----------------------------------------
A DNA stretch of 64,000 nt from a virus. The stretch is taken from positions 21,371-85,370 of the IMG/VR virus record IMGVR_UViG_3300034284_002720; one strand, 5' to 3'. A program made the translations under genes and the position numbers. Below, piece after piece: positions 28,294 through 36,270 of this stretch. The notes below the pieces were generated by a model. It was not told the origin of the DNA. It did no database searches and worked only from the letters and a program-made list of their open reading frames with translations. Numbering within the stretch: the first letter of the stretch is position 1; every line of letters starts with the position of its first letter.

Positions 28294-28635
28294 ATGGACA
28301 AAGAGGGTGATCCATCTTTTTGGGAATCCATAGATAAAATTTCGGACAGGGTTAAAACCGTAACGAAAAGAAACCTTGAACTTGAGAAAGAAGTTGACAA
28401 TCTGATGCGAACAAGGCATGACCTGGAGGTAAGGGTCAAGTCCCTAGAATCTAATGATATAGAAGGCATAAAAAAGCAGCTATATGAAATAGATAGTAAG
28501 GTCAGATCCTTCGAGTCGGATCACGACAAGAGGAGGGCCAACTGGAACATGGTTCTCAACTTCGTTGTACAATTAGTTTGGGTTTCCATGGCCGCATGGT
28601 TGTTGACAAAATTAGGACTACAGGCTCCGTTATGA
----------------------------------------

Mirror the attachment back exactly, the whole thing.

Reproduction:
A DNA stretch of 64,000 nt from a virus. The stretch is taken from positions 21,371-85,370 of the IMG/VR virus record IMGVR_UViG_3300034284_002720; one strand, 5' to 3'. A program made the translations under genes and the position numbers. Below, piece after piece: positions 28,294 through 36,270 of this stretch. The notes below the pieces were generated by a model. It was not told the origin of the DNA. It did no database searches and worked only from the letters and a program-made list of their open reading frames with translations. Numbering within the stretch: the first letter of the stretch is position 1; every line of letters starts with the position of its first letter.

Positions 28294-28635
28294 ATGGACA
28301 AAGAGGGTGATCCATCTTTTTGGGAATCCATAGATAAAATTTCGGACAGGGTTAAAACCGTAACGAAAAGAAACCTTGAACTTGAGAAAGAAGTTGACAA
28401 TCTGATGCGAACAAGGCATGACCTGGAGGTAAGGGTCAAGTCCCTAGAATCTAATGATATAGAAGGCATAAAAAAGCAGCTATATGAAATAGATAGTAAG
28501 GTCAGATCCTTCGAGTCGGATCACGACAAGAGGAGGGCCAACTGGAACATGGTTCTCAACTTCGTTGTACAATTAGTTTGGGTTTCCATGGCCGCATGGT
28601 TGTTGACAAAATTAGGACTACAGGCTCCGTTATGA